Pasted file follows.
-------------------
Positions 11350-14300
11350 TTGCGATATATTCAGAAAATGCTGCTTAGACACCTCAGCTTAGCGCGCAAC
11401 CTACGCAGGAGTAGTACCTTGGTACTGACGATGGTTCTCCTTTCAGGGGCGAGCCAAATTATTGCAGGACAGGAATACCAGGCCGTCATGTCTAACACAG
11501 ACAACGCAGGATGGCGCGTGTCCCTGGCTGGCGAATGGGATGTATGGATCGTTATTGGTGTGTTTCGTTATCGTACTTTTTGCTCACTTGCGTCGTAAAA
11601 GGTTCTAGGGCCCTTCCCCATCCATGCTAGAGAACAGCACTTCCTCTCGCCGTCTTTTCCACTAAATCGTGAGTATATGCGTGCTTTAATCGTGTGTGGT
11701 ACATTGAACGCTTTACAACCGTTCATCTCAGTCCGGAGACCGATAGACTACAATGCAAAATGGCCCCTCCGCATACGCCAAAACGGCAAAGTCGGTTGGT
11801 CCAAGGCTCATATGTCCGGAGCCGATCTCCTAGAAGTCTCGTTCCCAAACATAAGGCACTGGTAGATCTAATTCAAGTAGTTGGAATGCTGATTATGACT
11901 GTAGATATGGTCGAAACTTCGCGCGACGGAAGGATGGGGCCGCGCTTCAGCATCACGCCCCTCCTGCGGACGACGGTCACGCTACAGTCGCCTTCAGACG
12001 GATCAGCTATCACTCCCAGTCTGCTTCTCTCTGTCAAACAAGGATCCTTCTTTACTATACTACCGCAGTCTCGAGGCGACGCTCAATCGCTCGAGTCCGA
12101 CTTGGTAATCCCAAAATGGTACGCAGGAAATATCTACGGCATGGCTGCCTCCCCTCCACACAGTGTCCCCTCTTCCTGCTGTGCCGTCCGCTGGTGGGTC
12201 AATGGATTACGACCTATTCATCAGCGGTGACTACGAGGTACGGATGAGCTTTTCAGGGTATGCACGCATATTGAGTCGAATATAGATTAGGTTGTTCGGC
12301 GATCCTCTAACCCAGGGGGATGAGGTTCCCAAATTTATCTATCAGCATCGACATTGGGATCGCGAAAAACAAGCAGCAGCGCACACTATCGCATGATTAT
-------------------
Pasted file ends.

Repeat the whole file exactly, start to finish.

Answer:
Positions 11350-14300
11350 TTGCGATATATTCAGAAAATGCTGCTTAGACACCTCAGCTTAGCGCGCAAC
11401 CTACGCAGGAGTAGTACCTTGGTACTGACGATGGTTCTCCTTTCAGGGGCGAGCCAAATTATTGCAGGACAGGAATACCAGGCCGTCATGTCTAACACAG
11501 ACAACGCAGGATGGCGCGTGTCCCTGGCTGGCGAATGGGATGTATGGATCGTTATTGGTGTGTTTCGTTATCGTACTTTTTGCTCACTTGCGTCGTAAAA
11601 GGTTCTAGGGCCCTTCCCCATCCATGCTAGAGAACAGCACTTCCTCTCGCCGTCTTTTCCACTAAATCGTGAGTATATGCGTGCTTTAATCGTGTGTGGT
11701 ACATTGAACGCTTTACAACCGTTCATCTCAGTCCGGAGACCGATAGACTACAATGCAAAATGGCCCCTCCGCATACGCCAAAACGGCAAAGTCGGTTGGT
11801 CCAAGGCTCATATGTCCGGAGCCGATCTCCTAGAAGTCTCGTTCCCAAACATAAGGCACTGGTAGATCTAATTCAAGTAGTTGGAATGCTGATTATGACT
11901 GTAGATATGGTCGAAACTTCGCGCGACGGAAGGATGGGGCCGCGCTTCAGCATCACGCCCCTCCTGCGGACGACGGTCACGCTACAGTCGCCTTCAGACG
12001 GATCAGCTATCACTCCCAGTCTGCTTCTCTCTGTCAAACAAGGATCCTTCTTTACTATACTACCGCAGTCTCGAGGCGACGCTCAATCGCTCGAGTCCGA
12101 CTTGGTAATCCCAAAATGGTACGCAGGAAATATCTACGGCATGGCTGCCTCCCCTCCACACAGTGTCCCCTCTTCCTGCTGTGCCGTCCGCTGGTGGGTC
12201 AATGGATTACGACCTATTCATCAGCGGTGACTACGAGGTACGGATGAGCTTTTCAGGGTATGCACGCATATTGAGTCGAATATAGATTAGGTTGTTCGGC
12301 GATCCTCTAACCCAGGGGGATGAGGTTCCCAAATTTATCTATCAGCATCGACATTGGGATCGCGAAAAACAAGCAGCAGCGCACACTATCGCATGATTAT